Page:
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Measuring productive vocabulary of toddlers in low-income families: concurrent and predictive validity of three sources of data

Published online by Cambridge University Press:  04 November 2004

BARBARA ALEXANDER PAN
Affiliation:
Harvard Graduate School of Education
MEREDITH L. ROWE
Affiliation:
University of Chicago
ELIZABETH SPIER
Affiliation:
New York University
CATHERINE TAMIS-LEMONDA
Affiliation:
New York University

Abstract

This study examined parental report as a source of information about toddlers' productive vocabulary in 105 low-income families living in either urban or rural communities. Parental report using the MacArthur Communicative Development Inventory – Short Form (CDI) at child age 2;0 was compared to concurrent spontaneous speech measures and standardized language assessments, and the utility of each source of data for predicting receptive vocabulary at age 3;0 (Peabody Picture Vocabulary Test) was evaluated. Relations between language measures of interest and background variables such as maternal age, education, and race/ethnicity were also considered. Results showed that for the sample as a whole, parental report was moderately associated with other language measures at age 2;0 and accounted for unique variance in PPVT at age 3;0, controlling for child language skills derived from a standard cognitive assessment. However, predictive validity differed by community, being stronger in the rural than in the urban community. Implications of significant differences in background characteristics of mothers in the two sites are discussed.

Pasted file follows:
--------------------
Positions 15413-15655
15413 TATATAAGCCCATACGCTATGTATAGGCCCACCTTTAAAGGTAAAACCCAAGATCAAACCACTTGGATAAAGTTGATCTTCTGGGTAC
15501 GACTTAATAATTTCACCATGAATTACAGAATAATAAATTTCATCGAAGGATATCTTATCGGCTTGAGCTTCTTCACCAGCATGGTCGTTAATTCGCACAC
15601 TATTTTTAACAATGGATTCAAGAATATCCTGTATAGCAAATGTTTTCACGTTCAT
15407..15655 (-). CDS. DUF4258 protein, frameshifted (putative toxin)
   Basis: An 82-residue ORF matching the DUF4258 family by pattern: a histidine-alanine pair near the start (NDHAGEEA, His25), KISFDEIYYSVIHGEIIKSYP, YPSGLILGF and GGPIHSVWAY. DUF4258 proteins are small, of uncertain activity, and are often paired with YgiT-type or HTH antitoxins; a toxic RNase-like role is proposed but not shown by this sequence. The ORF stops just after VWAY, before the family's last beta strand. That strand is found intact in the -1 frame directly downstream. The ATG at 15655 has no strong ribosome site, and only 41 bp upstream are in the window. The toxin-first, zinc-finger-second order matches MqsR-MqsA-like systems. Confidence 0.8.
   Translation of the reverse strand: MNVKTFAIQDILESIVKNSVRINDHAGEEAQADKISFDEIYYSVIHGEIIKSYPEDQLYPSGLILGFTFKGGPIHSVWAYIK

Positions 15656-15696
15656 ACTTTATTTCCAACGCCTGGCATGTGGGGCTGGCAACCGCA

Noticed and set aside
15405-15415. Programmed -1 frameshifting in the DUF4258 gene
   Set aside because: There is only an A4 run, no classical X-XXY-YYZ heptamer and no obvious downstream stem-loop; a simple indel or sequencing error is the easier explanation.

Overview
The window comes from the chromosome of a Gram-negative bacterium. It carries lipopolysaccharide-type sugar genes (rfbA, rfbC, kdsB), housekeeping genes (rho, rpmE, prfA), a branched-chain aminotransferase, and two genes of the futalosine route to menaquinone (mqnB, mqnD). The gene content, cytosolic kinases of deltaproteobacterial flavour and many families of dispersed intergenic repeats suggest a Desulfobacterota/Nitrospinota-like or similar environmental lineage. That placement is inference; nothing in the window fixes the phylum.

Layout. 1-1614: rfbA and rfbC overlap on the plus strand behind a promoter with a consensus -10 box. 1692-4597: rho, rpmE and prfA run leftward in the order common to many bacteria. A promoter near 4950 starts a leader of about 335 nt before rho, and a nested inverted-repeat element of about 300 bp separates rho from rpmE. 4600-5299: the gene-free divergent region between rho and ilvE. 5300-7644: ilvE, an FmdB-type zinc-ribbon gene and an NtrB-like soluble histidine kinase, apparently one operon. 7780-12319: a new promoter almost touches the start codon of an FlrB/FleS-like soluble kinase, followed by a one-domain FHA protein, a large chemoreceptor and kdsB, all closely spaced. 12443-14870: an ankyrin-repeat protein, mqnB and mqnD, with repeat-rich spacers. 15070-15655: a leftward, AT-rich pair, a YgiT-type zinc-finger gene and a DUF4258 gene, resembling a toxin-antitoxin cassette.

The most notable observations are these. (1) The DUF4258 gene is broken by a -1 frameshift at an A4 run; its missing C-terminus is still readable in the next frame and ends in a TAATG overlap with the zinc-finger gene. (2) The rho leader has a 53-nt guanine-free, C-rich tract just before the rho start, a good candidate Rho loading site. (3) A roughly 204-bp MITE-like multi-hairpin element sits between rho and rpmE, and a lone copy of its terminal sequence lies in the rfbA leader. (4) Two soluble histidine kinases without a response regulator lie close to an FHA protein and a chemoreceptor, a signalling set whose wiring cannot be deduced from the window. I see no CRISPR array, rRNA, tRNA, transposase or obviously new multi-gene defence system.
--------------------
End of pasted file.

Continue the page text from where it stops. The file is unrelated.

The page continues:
Type
Research Article
Copyright
2004 Cambridge University Press

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Footnotes

The findings reported here are based on research conducted as part of the national Early Head Start Research and Evaluation Project funded by the Administration for Children, Youth and Families, U.S. Department of Health and Human Services through grants to Harvard University Graduate School of Education and to New York University. The research was conducted in collaboration with Early Education Services in Brattleboro, VT, and The Educational Alliance, two of 17 programmes participating in the national Early Head Start study. The authors are members of the Early Head Start Research Consortium. The Consortium consists of representatives from 17 programmes participating in the evaluation, 15 local research teams, the evaluation contractors, and ACYF. The content of this publication does not necessarily reflect the views or policies of the Department of Health and Human Services. The authors wish to express their gratitude to their programme partners and to the participating families.
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